Traton Group, (CXE: 8TRA) the holding company for Volkswagen AG’s truck and bus businesses, urged a European “cash for clunkers” program to boost new truck purchases after reporting lower sales, earnings and orders in the first quarter on Monday.
“What Europe needs right now are investment incentives for the environmentally friendly modernization of truck fleets as a means to overcome the crisis in this system-critical sector,” said Andreas Renschler, Traton CEO and member of the VW Board of Management.
The coronavirus pandemic made a difficult first quarter worse by forcing the shuttering of Scania, MAN and Caminhões e Ônibus facilities. The plants are slowly restarting operations with new protections for workers to prevent the spread of the COVID-19 virus.
During the Great Recession in 2009, the U.S. government gave cash vouchers to owners of old cars if they would scrap them for a new vehicle. With auto sales down more than 20% this year, U.S. sentiment is growing for a new round of “cash for clunker” incentives.
“If a fleet modernization program can be initiated quickly across the whole of Europe, it will be possible to replace trucks weighing more than 6 tons with more economical models,” Rentschler said.
“This would not only create jobs in the forwarding and commercial vehicle industries but also help the European Union to meet its environmental targets.”
Traton Group unit sales fell 20% to 46,000 in the first quarter of 2020 from 57,200 vehicles in the first three months of 2019. Incoming orders dropped 16% to 54,200 units.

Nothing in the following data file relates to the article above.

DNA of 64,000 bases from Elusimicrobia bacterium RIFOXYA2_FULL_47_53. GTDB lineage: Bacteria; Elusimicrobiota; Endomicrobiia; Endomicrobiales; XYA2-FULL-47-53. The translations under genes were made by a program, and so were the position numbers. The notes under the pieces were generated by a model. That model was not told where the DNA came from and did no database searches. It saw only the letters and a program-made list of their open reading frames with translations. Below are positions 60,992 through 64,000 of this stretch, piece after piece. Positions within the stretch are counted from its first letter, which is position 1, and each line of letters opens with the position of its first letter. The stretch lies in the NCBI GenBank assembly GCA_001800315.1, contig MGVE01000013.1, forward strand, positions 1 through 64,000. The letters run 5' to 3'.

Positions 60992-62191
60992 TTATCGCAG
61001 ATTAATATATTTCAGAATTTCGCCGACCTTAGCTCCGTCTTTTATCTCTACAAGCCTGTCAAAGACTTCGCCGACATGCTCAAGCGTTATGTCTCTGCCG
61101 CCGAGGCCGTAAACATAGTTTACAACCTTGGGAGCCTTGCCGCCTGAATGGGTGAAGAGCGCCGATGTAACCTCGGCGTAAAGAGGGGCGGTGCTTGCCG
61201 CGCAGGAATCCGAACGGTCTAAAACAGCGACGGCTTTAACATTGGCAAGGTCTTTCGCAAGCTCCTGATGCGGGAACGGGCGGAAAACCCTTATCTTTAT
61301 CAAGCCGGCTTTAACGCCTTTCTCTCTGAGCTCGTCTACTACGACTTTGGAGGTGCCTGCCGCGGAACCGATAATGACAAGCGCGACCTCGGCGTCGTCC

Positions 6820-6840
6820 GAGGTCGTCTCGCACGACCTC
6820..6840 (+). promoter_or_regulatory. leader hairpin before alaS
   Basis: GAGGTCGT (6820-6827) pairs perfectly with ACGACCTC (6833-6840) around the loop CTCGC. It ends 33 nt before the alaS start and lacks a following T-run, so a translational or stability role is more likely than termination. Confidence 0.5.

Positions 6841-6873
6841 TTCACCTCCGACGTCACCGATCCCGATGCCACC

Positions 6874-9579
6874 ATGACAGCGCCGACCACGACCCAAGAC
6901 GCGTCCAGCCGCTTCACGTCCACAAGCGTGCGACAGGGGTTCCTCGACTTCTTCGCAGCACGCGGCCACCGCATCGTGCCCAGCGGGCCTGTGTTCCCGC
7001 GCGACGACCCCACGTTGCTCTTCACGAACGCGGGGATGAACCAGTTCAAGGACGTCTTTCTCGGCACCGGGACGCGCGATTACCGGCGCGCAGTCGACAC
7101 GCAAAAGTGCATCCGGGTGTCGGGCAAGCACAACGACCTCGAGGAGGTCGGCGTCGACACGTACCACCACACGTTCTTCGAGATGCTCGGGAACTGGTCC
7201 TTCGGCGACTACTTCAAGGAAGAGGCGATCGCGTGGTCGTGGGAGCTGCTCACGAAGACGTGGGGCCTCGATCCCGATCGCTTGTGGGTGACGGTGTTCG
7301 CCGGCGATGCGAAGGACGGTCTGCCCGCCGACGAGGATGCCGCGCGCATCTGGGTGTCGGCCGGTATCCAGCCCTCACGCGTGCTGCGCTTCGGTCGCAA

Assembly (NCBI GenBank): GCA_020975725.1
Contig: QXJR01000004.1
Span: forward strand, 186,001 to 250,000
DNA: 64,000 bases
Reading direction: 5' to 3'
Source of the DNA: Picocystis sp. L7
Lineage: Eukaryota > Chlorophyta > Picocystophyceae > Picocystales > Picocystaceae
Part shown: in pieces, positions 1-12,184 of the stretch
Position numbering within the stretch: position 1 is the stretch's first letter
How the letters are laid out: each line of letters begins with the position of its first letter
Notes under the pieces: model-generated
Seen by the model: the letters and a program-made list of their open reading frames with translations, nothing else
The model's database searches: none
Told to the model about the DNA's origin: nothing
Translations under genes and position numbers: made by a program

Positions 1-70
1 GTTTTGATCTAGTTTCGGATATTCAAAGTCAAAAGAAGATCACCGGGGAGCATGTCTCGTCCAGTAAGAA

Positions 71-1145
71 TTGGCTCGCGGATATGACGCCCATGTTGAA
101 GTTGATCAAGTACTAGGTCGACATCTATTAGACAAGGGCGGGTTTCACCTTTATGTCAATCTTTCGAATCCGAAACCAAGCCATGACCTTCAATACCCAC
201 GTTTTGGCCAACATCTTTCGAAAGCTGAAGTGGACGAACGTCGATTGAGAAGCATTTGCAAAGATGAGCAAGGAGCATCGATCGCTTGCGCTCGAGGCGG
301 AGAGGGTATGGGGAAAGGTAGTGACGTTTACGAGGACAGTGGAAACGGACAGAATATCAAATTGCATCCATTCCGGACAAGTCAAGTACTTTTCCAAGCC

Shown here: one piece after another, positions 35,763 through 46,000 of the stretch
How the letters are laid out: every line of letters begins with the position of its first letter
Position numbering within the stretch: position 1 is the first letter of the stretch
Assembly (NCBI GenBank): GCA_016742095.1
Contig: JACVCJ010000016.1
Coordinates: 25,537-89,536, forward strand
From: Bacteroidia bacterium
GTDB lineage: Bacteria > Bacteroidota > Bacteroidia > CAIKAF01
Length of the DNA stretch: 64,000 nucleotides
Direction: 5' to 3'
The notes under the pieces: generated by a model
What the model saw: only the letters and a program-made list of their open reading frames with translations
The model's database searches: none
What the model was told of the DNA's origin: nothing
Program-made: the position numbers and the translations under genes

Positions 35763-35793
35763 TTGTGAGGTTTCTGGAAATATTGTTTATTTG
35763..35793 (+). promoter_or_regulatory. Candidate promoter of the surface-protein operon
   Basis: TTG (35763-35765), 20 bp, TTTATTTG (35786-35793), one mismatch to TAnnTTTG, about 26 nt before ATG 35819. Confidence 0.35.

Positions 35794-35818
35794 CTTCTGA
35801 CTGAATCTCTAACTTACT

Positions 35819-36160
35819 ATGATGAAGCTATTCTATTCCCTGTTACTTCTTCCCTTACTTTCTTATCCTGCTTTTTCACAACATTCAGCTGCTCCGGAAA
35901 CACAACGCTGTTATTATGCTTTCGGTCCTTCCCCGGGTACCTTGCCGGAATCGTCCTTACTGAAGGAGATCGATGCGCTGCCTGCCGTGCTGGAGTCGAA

January-March sales of 5.7 billion euros ($6.2 billion) were down 11% compared to 6.4 billion euros a year ago. Operating profit of 161 million euros ($175 million) was down 67% from 490 million euros in the same period of 2019.
TRATON is focused on conserving cash to get through the health crisis, the duration of which it cannot predict.
“There is a clear focus on safeguarding liquidity here. And we are bracing ourselves for a substantial decline in both sales revenue and operating profit in the second quarter,” said Christian Schulz, TRATON chief financial officer. “All the key figures will be negatively impacted.”
TRATON is reconsidering investment priorities and research and development projects, Schulz said.
That presumably includes a $2.9 billion pending offer for the 83% of Navistar International Corp. (NYSE: NAV) that it does not already own. Traton made the unsolicited offer January 30 after vacillating about a full acquisition since it purchased 16.6% of the Lisle, Illinois truck maker for $256 million in September 2016.
Navistar, which has only said it was studying Traton’s $35 a share cash offer, is the most likely vehicle for Traton to gain entry into the North American market, where it currently does not compete with larger rivals Daimler Trucks and Volvo Group.
Traton and Navistar collaborate on engines and purchasing. Traton has significant input into a new plant Navistar is planning in San Antonio, Texas. In 2019 Navistar opened the door for Traton with a limited opportunity for the sale of Scania off-highway mining equipment in Canada.
Navistar recently sold $600 million of senior debt in a private offering to boost its liquidity.